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Calhoun County is located in west central part of Illinois, laying in a wedge shape between Mississippi and Illinois rivers both rivers being dotted with small islands covered with heavy timber of original growth. The inland is very rough and hilly with lime stone bluffs affording many dens and hiding places for game. Anyway, the hunt I am going to tell about took place November 16th, 1920.

If we all remember right it was spitting snow, and rather cold. Our party consisted of one of the biggest hearted fellows in Calhoun County, Jim Peeler by name, and three good coonhounds.

We started about 8:30 P. M., driving out about two and one-half miles from town to the hills. Leaving the "Lizzie" by the road we climbed up to the top of a hill, crossed through a big apple orchard towards a heavy-timbered woods. Stopping for a little rest and to eat a few of those "Calhoun County Redeemers" (Ben Davis apples), our rest was soon broken up by a long bark from Old Queen. Just at the edge of the timber I said to Jim, "I guess we will have to skin a possum, soon," as that was what I thought it was, up in an apple orchard.

By this time Old Queen had begun to bawl a little quicker and louder. The other two now joined and the music began to have the old tune that didn't say possum. They went around to the far side of the old orchard and towards the river, but it seemed to be a rather difficult scent to run, that is, they didn't seem to straighten out so easy to be as warm a trail as it was. But those three dogs were not to be fooled by any of Mr. Coon's stunts for we were now sure what it was.

The dogs were now down at the river seeming to make a loss for a minute or two but our spirits were soon revived when Old Blue opened up some fifty or one hundred yards ahead of the other dogs. Starting back from the river to the hills again, along the opposite hill side facing the old orchard, the trail began to grow warmer and warmer, crossing the heads of small hollows running down from the hill. It was now that one who loves to coon hunt could enjoy the music of good coonhounds. Closing nearer on Mr. Coon and with some real sport, there 1 spoke Jim, my chum, "Queen has treed." It was true, but only for a moment as the old coon knowledge was beginning to try to put the dogs off and had gone up and marked the tree, and come down or went out a limb and jumped off. Soon the tree was circled by the dogs and found to only be one of Mr. Coon's tools for escape. They were soon off, towards the top of the big hill, coming down under the hilltop to the head of a big hollow. It was the trail’s end. The barking changed; it just seemed to say in words “ He’s here come on and help us get him.” Well, we started, with our thoughts running along the line of just how we would arrange for the fight. Over ridges, through thick brush, hollows and branches with still probably half a mile to go, we stopped to take a breath and to take our bearing on the spot. We soon arrived at the goal and to our dismay found the two young dogs standing back out forty feet from the end of a big Len wood log some four feet in diameter and hollow. Of course, we centered our minds on the log and getting down to listen and low in the hollow, could hear the old dog Queen down some forty feet in the log, barking like she was being killed. We were sure down in the mouth, there we were, a big log, and no axe. (A very silly thing for a coon hunter to do). It was too far down that log to get a pole in there to twist him out and smoke, it was impossible to get it to him.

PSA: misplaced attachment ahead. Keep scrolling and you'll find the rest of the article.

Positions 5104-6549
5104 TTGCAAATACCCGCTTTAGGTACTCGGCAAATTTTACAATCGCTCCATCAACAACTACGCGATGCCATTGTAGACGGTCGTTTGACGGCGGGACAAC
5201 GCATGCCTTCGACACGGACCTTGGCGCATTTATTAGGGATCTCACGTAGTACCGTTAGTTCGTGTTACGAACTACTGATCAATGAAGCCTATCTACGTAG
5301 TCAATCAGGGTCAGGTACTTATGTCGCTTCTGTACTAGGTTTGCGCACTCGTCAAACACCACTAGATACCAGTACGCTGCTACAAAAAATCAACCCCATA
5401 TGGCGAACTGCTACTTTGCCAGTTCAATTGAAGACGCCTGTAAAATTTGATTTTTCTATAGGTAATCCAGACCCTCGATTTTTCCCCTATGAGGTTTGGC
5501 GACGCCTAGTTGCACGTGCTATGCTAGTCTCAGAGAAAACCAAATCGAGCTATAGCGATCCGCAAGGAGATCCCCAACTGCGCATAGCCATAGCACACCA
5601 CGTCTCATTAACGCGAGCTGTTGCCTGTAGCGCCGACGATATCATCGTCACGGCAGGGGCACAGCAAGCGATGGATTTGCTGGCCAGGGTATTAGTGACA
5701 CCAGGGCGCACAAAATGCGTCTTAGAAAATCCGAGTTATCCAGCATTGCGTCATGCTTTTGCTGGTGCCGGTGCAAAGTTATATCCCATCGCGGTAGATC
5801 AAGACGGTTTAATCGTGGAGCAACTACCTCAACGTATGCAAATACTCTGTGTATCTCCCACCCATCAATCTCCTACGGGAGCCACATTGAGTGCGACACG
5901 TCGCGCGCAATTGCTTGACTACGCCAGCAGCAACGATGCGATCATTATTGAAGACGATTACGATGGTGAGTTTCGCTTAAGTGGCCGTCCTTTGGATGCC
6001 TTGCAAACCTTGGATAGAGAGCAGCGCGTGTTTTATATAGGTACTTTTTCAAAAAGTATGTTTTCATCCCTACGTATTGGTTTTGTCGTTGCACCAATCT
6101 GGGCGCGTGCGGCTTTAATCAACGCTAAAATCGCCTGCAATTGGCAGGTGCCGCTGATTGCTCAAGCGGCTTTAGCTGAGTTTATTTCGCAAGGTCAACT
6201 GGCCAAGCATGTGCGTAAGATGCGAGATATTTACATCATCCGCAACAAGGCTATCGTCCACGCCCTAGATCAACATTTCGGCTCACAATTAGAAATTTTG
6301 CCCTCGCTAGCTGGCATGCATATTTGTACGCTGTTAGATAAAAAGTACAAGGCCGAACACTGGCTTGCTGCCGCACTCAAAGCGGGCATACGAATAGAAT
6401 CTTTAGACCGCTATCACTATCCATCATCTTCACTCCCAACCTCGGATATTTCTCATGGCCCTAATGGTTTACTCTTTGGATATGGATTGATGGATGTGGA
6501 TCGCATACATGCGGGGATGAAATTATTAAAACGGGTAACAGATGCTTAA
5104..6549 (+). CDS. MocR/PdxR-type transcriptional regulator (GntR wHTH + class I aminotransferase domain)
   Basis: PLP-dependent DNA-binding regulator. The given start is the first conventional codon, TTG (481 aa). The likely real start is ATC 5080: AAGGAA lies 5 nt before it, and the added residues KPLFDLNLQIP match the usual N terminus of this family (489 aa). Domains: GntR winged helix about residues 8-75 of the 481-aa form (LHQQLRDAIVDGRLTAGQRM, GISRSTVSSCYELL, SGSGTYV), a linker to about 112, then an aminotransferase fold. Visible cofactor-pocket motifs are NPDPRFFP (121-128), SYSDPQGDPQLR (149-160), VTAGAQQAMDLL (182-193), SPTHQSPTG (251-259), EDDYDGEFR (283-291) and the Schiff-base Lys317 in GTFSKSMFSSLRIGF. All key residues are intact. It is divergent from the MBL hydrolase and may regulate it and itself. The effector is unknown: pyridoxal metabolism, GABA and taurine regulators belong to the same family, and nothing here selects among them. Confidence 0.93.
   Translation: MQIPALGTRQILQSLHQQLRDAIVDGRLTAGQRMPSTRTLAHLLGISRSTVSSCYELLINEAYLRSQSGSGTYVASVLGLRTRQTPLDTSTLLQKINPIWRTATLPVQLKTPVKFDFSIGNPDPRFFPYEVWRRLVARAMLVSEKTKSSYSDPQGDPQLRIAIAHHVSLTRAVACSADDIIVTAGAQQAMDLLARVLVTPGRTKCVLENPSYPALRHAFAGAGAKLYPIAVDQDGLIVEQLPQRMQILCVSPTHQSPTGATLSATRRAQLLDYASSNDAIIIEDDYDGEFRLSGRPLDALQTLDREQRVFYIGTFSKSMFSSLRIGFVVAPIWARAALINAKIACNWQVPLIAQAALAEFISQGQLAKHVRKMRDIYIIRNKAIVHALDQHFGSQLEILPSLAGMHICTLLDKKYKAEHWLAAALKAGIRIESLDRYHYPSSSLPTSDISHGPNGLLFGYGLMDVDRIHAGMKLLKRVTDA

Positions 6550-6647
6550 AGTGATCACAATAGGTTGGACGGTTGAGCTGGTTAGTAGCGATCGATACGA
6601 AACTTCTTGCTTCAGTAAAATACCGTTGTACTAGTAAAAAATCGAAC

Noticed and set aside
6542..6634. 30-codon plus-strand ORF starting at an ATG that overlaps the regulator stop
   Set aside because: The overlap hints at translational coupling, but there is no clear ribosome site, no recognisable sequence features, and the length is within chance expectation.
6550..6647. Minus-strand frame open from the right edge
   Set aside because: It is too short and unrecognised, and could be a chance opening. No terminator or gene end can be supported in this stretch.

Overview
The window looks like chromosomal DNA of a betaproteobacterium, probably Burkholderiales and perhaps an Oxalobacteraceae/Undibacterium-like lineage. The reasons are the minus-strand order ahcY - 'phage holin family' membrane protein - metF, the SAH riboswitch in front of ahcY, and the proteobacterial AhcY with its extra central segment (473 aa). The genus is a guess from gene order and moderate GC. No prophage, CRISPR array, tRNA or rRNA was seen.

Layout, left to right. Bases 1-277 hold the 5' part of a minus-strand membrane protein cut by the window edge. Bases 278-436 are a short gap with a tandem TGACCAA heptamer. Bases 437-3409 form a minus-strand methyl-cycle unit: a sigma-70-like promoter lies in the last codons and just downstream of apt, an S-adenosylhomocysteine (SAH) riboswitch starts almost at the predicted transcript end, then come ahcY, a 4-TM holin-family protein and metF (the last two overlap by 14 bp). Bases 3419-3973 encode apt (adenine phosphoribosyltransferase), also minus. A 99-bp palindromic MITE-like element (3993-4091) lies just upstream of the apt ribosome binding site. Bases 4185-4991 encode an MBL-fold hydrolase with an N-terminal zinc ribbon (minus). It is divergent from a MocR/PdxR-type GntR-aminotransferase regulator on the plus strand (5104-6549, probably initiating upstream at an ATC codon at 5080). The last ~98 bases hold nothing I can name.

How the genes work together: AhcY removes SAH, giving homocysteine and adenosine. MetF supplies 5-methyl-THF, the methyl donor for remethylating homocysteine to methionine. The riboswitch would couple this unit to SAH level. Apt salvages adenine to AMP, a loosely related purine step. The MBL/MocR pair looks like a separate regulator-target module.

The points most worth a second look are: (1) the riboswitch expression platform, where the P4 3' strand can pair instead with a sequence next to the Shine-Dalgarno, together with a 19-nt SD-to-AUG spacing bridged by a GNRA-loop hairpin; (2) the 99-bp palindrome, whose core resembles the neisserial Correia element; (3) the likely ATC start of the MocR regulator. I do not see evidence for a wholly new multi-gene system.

We were standing around the big log lamenting over our hard luck, thinking it a total failure, when I took notice of the young dogs not coming up close to the log and trying to go in it too, but stood near a gum tree some twelve or fourteen inches in diameter, about forty feet from this log. The dogs seemed to say, "Why don't you look up this tree," which I did. Right up in the top, as plain as the nose on your face were three pairs of those green looking eyes. Well, boys, you can imagine how we felt I started to get ray 82 Colt's in action when Jim was, "You had better not 'take any chances with that, for if you get one crippled and down, the others will jump out and run away while the dogs are on the crippled. So the Winchester twelve was put in action and three coons were soon on the ground. We began to believe that the logs and trees were full of coon. The old dog came out of the log when we began shooting.

Arranging our coon together to carry, we started to the Lizzie, but Old Queen could not see it that way. She wanted to see that nothing was left undone. She was right back in the log. We finally succeeded in calling her out of the log and driving some chunks and rocks in the hollow of the log went on our way as we had enough for the night. It was then 2 A. M.

Next day we went back to the log, chopping a hole in about where we judged Mr. Coon was. When the axe hit the hollow, there was fully fifty gallons of water, which ran out. Evidently the old Mrs. Coon instead of Mr. Coon had got back in that water where the dog could not reach her the night before. A second guess in the log hit right near her so a shot from the 32 Colt's settled No. 4 coon.

I can't understand one going in that log and the other three going up a tree so close together.

Come on, brother coon hunters, let's hear from you in the old stand-by H-T-T, the best book I have ever seen. I don't depend on newsstands any more. Have my name on record at Columbus, Ohio, for one year.

Hunter-Trader-Trapper. October: 1921,

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